Quebec’s controversial face-covering ban sails for constitutional challenge.

Published on : November 7, 2017 5:33




A coalition of Muslim groups and civil liberty advocates is challenging the constitutionality of Quebec’s controversial face-covering ban, arguing it “directly infringes on the freedom of religion of individuals.”The law requires those giving or receiving public services to do so with their faces uncovered.

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The challenge contests portions of Quebec’s religious neutrality law under both Quebec’s Charter of Human Rights and Freedoms and the Canadian Charter of Rights and Freedoms.The application was filed in Quebec Superior Court on today by the National Council of Canadian Muslims, the Canadian Civil Liberties Association and Marie-Michelle Lacoste, who converted to Islam and wears a niqab. She now uses the name Warda Naili.

Lacoste says she would be “humiliated” if she were forced to remove her niqab for longer than “absolutely necessary for identification or security purporses.” It notes she has experienced an increase in “harassment and insults” since the law was passed.

The plaintiffs argue in court filing, “Such blatant and unjustified violations of freedom of religion, as well as of the quality guarantees of the Quebec and Canadian charters, have no place in Quebec or Canada.”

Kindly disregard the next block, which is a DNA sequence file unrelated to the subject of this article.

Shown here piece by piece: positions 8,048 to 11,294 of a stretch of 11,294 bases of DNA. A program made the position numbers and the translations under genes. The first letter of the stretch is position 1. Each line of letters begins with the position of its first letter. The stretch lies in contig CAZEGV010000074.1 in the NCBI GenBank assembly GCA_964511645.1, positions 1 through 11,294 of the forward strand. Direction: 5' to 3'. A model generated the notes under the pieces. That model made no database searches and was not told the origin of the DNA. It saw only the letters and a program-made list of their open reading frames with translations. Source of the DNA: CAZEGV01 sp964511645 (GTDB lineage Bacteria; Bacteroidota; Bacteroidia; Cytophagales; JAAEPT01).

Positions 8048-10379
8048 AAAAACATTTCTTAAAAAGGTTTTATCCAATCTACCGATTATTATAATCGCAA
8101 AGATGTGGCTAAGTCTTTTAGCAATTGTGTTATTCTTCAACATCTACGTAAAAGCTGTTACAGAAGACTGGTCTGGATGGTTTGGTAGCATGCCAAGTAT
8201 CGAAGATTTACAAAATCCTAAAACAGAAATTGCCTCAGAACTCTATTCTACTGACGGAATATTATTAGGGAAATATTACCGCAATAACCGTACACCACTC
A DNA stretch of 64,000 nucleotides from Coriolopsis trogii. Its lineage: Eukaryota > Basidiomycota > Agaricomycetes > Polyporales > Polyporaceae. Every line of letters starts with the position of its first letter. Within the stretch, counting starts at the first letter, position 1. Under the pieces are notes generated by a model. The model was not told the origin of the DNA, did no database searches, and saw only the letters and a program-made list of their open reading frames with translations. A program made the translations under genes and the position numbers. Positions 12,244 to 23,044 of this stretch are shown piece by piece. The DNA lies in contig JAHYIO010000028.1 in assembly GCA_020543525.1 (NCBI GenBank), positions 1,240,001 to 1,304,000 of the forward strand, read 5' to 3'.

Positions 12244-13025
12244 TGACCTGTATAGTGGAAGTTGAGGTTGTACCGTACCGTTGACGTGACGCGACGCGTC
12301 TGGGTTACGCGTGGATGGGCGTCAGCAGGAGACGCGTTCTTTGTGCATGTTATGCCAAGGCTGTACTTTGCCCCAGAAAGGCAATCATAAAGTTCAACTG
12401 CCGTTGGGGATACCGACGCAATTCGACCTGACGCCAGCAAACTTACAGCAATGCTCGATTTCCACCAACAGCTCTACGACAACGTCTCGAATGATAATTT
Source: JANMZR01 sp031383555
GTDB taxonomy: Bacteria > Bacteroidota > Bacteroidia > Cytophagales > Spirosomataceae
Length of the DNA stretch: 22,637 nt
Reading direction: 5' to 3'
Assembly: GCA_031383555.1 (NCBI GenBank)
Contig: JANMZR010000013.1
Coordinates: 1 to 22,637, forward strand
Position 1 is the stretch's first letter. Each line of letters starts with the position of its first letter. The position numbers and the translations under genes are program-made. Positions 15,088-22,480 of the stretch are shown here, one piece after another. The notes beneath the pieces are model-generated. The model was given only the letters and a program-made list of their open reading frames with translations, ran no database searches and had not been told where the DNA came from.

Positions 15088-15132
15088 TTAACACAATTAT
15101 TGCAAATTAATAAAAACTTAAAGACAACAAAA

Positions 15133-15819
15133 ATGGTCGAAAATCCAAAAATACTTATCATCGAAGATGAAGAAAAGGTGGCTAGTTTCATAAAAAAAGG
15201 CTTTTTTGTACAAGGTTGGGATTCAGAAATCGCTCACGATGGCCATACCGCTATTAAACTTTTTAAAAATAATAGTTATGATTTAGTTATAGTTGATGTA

“These violations cannot be justified in Quebec’s free and democratic society.”

Quebec Justice Minister Stéphanie Vallée has said the law only applies when it’s required for communication, identification or security reasons. She said the law is not meant to be repressive.

The legislation has been the subject of questions and confusion since it became law last month.

 

It was panned by Quebec’s association of municipalities, as well as both outgoing Montreal mayor Denis Coderre and mayor-elect Valérie Plante.

Premier Philippe Couillard has maintained the law was crafted to be in compliance with both the provincial and Canadian charters.

 

Jean-François Lisée, the head of the Parti Québécois, which has pressed for an even stronger religious neutrality law, called the court challenge “extremely predictable.”